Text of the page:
Figure 1 provides further perspective on the nature of the USDA’s revisions to the 2018/19 corn balance sheet. This figure plots USDA estimates of corn feed and residual use for the 2017/18 through 2019/20 marketing years as published in December 2019 versus January 2020. The estimates published in December showed corn feed and residual use in 2018/19 surging over 5.6 billion bushels and then dropping sharply in 2019/20 to under 5.3 billion. This trajectory did not line up with increasing livestock numbers in the last year. It appears that the USDA simply wanted to smooth feed and residual use across the three marketing years and this required making the aforementioned revisions to production and stocks for the 2018/19 corn balance sheet. While this is reasonable from the perspective of livestock numbers, it begs the questions of how to estimate the “right” path of corn feed and residual use based on available data and procedures.
USDA balance sheet estimates of supply and use are an important benchmark for virtually everyone in the grain markets. It is not surprising that changes to USDA methods and procedures need to be carefully considered and communicated to market participants. On January 10th the USDA released what appeared to be relatively minor revisions to production, ending stocks, and feed and residual use for corn for the 2018/19 marketing year. In reality, this is the first time in recent memory that USDA has used the “unmeasured” feed and residual component for a given marketing year to revise the “measured” production and ending stocks components for the same marketing year without having new data on production and/or stocks available. This reverses a long precedent of living with unresolved sampling errors for production and stocks impounded into feed and residual use for corn because of the assumed greater accuracy of survey-based production and stock estimates. If this is not a one-off event, it raises profound questions about the confidence that USDA has in the accuracy of its own survey estimates of production and stocks.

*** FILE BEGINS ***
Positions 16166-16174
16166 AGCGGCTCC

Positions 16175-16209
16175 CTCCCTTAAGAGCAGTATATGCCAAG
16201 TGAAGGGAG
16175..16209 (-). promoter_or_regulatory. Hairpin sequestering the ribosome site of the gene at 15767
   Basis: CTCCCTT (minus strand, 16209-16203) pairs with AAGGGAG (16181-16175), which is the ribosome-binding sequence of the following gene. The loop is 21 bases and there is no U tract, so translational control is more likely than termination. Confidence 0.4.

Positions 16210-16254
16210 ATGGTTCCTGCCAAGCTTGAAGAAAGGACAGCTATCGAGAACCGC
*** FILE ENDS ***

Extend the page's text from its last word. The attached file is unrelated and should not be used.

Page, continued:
Irwin, S.H., D.R. Sanders, and D.L. Good. “Evaluation of Selected USDA WAOB and NASS Forecasts and Estimates in Corn and Soybeans.” Marketing and Outlook Research Report 2014-01, Department of Agricultural and Consumer Economics, University of Illinois at Urbana-Champaign, January 2014.
USDA. Annual Crop Production Summary. https://usda.library.cornell.edu/concern/publications/k3569432s?locale=en
USDA. Grain Crushings and Co-Products Production (Monthly). https://usda.library.cornell.edu/concern/publications/n583xt96p
USDA. Grain Stocks (Quarterly). https://usda.library.cornell.edu/concern/publications/xg94hp534?locale=en
USDA. World Agricultural Supply and Demand Estimates (Monthly). https://www.usda.gov/oce/commodity/wasde/
Source: Scott Irwin, Farmdocdaily